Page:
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Post Info TOPIC: Seabreaks for dampening colossal ocean waves?


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Seabreaks for dampening colossal ocean waves?
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I imagine that if wave breaks are built in a large circle on the ocean surface, then the interior concrete structures don't need to be so robust.  This could save a lot of money, and create a more tranquil place to live.

 a seawall, which allows inhabitants to build in safety:

 

.

Pictures:              / Palm Dubai/                        

 

I think if the seabreak was built, then quite a few sea steaders (and yachters) would come out of the woodwork to inhabit it.  Similar to 'if you build it, they will come'.  People would purchase their own seasteading dwelling and ship it to the location, I think.  In short, a seasteading community can be jump started by a seasteading developer by making a safe and secure seabreak somewhere out in the ocean.

 

Are there any designs for deep sea seabreaks on this site?




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Get a foothold in ocean colonization / The Captain Nemo Lifestyle / Why oceanic business is the next big thing to come / Ocean sphere fish farming / Ocean colonization gallery /

 



Wilfried Ellmer


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pie-in-the-sky, are u talking about a barrier underwater to allow the building of a subsurface home?--an underwater breakwater would not be needed below the surface...sorry if i misunderstood-just read this one post from this particular subject...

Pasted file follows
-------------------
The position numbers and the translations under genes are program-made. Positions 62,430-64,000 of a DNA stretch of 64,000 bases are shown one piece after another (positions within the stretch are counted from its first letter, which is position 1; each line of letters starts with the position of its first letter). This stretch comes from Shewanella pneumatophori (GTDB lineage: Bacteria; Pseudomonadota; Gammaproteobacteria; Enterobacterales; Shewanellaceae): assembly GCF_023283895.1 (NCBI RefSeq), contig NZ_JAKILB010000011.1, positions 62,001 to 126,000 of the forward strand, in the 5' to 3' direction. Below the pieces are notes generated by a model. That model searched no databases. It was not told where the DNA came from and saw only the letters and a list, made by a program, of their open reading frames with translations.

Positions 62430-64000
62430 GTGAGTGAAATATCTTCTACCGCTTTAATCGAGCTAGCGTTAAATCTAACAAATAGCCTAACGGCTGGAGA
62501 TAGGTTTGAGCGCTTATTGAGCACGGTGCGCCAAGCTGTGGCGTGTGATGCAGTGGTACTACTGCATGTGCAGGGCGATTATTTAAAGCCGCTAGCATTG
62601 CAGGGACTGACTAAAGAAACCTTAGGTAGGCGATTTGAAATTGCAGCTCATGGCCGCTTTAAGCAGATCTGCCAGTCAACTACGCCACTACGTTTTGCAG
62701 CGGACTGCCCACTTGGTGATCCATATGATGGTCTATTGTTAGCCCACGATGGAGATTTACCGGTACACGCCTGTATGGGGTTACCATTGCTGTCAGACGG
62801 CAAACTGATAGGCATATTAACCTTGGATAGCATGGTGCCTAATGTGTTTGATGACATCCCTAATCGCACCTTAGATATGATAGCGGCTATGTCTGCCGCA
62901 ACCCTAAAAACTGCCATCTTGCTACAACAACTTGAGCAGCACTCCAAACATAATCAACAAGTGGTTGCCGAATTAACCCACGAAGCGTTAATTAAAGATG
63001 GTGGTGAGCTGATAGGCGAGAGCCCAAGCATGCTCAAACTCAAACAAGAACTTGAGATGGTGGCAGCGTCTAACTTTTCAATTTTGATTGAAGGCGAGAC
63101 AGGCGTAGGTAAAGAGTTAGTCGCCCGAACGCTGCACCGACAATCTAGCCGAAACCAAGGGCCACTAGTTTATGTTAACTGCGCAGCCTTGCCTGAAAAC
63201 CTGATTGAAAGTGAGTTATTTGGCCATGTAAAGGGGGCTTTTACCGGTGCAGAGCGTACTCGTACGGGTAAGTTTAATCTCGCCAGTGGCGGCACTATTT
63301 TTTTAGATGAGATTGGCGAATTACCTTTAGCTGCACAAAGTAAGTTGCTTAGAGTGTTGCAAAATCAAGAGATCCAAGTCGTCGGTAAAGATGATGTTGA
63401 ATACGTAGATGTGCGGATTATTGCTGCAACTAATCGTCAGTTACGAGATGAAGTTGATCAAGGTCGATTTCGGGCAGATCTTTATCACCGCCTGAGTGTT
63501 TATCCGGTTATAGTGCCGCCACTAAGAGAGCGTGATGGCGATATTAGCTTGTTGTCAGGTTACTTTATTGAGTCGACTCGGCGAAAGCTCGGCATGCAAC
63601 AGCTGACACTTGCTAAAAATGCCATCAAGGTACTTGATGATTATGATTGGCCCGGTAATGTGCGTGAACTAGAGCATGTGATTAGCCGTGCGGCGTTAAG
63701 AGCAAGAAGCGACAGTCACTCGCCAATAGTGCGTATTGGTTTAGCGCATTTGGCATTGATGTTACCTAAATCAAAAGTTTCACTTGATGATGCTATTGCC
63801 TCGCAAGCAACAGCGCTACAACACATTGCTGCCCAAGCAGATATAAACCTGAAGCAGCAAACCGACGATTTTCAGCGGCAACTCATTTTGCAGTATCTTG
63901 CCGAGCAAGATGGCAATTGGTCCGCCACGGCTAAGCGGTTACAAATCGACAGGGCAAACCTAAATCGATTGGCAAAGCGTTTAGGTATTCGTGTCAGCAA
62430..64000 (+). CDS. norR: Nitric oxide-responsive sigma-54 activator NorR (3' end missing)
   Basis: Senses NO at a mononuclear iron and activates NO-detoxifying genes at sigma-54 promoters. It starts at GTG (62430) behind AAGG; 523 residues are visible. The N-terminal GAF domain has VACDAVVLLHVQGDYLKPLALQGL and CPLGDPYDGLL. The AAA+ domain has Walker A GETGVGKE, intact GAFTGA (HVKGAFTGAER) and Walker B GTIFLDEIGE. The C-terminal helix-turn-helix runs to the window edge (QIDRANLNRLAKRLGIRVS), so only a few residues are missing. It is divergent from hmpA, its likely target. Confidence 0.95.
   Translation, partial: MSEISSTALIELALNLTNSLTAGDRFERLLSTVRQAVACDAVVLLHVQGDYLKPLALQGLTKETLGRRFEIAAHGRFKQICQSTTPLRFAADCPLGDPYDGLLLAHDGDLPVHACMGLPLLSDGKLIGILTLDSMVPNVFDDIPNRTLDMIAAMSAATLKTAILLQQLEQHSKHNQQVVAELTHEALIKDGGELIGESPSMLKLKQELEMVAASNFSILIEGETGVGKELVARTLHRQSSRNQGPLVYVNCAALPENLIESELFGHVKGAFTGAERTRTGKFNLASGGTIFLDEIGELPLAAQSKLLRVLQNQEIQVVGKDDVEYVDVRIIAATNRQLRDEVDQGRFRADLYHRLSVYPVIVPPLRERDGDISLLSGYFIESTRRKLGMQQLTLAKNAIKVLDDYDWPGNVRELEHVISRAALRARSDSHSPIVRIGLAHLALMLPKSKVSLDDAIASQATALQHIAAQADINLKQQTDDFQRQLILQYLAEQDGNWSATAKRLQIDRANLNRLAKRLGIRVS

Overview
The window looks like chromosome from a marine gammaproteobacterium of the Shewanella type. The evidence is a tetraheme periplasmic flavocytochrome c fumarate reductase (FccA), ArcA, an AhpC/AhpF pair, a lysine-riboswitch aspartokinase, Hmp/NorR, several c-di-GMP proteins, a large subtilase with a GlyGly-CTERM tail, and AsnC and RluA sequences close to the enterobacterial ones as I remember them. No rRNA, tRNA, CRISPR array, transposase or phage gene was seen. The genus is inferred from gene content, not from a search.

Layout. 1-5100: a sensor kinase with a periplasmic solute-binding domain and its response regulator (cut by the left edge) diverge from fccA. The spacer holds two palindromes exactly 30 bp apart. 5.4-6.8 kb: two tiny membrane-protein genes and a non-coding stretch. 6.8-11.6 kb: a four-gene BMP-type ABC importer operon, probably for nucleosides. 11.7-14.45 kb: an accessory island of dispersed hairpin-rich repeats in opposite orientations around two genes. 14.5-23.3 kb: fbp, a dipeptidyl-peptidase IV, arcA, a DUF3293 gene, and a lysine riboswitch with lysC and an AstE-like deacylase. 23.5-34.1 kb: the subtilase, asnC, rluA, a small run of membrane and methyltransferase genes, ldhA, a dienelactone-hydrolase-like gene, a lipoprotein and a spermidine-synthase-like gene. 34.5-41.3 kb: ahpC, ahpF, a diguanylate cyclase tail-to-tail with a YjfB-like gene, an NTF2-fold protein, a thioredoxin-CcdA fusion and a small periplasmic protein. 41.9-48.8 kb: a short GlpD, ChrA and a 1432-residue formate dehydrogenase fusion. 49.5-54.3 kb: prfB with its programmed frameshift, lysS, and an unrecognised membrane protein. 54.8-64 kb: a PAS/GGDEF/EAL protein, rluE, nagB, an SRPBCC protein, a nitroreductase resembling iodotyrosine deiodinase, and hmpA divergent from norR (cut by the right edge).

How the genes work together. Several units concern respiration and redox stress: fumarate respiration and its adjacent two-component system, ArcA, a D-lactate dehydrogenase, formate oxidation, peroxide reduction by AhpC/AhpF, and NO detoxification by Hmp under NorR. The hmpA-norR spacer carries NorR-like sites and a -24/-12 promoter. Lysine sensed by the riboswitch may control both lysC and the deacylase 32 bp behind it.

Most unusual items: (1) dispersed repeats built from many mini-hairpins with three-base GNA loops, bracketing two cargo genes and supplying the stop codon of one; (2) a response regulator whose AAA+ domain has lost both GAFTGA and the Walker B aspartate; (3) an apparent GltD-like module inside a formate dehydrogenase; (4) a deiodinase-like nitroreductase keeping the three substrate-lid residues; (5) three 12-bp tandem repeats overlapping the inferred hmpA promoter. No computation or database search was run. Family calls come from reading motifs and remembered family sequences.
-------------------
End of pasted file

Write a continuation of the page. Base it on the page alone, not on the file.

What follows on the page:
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No, not an underwater break.  I mean a surface break, that can protect the interior from large waves.



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Hello Pie,

Welcome and thanks for starting this thread...

In fact exactly this is what the devolpers of Palm Dubai had in mind - a artificial lagoon. The underlaying problem with a floating breakwater is that it should dampen all ocean waves. As ocean waves can have wavelenght of more than 100m and you need a structure that is several times wavelenght size to get the desired complete calm lagoon even a small version of a breakwater lagoon needs hundred(s) of meter of structure.

So that is no small scale project. Basicly to get the wave breaking effect of a reef you need to build a reef - and that is a major building volume. The Monaco breakwater has done this successfully.

Another example is the breakwater of the ekofisk oil storage tank.

If you have seen the film waterworld you remember probably the lagoon set - this was actually a floating ring lagoon that was set up in 6 segments in Hawaii .

Some other designs for floating breakwater lagoon solutions...

ocean05.jpg . sea-city-2.gif. images?q=tbn:ANd9GcSaR5Mm9X6GleYz71yoUNAx8MET20rj8V-mroXsZk17u5Fs7nPh . dubai-golf-city_clip_image003.jpg . floating%20breakwater%20greece.jpg .  .

Design of Offshore Concrete Structures / Construction of Marine and Offshore Structures, Third Edition / The Dock Manual: Designing/Building/Maintaining / Plasticity in Reinforced Concrete



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Hi admin,

 

'Artifiical lagoon' led me to search Google for more examples in addition to the one you mentioned.

 

While I was searching, I found this article for a floating city which looks gorgeous.  Have you seen this?:

 

http://www.gizmag.com/lilypad-floating-city-concept/17697/

lilypad-ecropolis-4.jpg



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nice concept - i would see it in the concept of a plate seastead or a stadion seastead

If making it a bit mor elongated it could even move like a big ship...

az-island-project.jpgaz_island_flyteby2.jpg .

I have actually done some model testing to set the bases for a family version of a plate seastead built in concrete shell...